Reviewing Marathon Safety in C-U, Other Cities
The security coordinator for the Illinois Marathon says some new initiatives are being explored in the wake of Monday’s bombings in Boston. And similar efforts are underway in cities like Chicago and Indianapolis.
Retired Champaign Police officer Scott Freidlein said a meeting Wednesday with law enforcement officials will determine which of those will be exercised for the Champaign-Urbana event, coming up April 25-27.
Freidlein said the marathon in Champaign-Urbana clearly isn’t on the same public level as the Boston Marathon, but says the goal is helping participants and the public feel comfortable.
He said security measures will be heightened where the most people will gather.
“Even like with Boston, it was at the finish line," he said. "That’s a very logical place to put something like that, to cause the massive amount of causalities that they had. So in our case, we finish inside Memorial Stadium. It’s a landmark for our community at the University of Illinois. That would be a likely area, so we’re going beef up and do what we have to do to make sure that area is covered.”
Freidlein said the bombings have actually prompted a few to volunteer at the Illinois Marathon, saying they want to part of an event that’s important. He says additional resources for event security are likely. Freielein said bomb-sniffing dogs are a possibility.
Wendy Jaehn is executive director of the FirstMerit Bank Lakefront 10 Miler scheduled for Saturday in Chicago. She says she'll ask runners to limit how much gear they bring and try to get bomb-sniffing dogs, too.
And Chicago Mayor Rahm Emanuel says the Chicago Marathon will go forward as planned, despite the bombings in Boston.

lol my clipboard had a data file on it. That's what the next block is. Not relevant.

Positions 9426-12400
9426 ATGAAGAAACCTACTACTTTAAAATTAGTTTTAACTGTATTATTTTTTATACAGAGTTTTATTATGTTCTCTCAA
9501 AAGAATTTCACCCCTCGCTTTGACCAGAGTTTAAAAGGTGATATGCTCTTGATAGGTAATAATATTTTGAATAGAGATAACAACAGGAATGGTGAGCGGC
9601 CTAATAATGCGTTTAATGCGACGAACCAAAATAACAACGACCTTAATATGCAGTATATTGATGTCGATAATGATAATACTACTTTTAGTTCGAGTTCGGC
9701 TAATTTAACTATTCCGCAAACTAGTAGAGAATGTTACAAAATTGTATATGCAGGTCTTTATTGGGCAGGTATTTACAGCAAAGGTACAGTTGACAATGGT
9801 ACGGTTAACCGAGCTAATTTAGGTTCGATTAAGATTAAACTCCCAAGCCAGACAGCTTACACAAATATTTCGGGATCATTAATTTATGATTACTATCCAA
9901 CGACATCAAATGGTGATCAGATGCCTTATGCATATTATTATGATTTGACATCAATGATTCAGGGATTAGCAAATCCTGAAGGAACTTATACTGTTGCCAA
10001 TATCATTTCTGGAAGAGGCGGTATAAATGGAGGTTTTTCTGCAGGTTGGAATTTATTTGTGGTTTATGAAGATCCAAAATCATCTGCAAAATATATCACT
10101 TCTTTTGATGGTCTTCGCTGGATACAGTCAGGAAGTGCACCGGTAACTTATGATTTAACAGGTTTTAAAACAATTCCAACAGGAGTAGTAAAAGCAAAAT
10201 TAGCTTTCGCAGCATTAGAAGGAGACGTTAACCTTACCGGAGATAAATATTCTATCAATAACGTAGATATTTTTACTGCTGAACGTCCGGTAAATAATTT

Security at City Hall didn’t seem much tougher than usual Tuesday, save for a pair of Chicago Police officers on horseback, hanging around LaSalle Street.
Emanuel suggested city officials are calm - but ready.
"There is no, as I said, credible threat," he said. "That doesn’t mean we don’t stay vigilant."
Emanuel said he met with top security officials Tuesday morning - but Chicago Police wouldn’t say whether they’ve put in place any extra patrols or other measures.
As for the Chicago Marathon, in October...
"The marathon will go on," Emanuel said. "It’s a great part of the City of Chicago. It’s a great event, as well as it brings in about 170 million dollars in economic growth to the City of Chicago, and so it will continue."
A spokesman for the marathon confirmed it is going forward - but wouldn’t say what, if any, route changes or extra security will be in place.
Indianapolis' public safety director says the city will increase security at upcoming events such as the 500 Festival Mini-Marathon, but spectators likely won't notice the changes.
Meanwhile, Indianapolis Motor Speedway officials and Indiana State Police say they are confident in their security plan for this year's Indianapolis 500 and won't remove trash cans from the track in response to deadly blasts at the Boston Marathon.
Indiana State Police Sgt. Brian Olehy said during a news conference Tuesday that officers will conduct frequent security sweeps of garbage cans but won't remove them because doing so would pose a health hazard.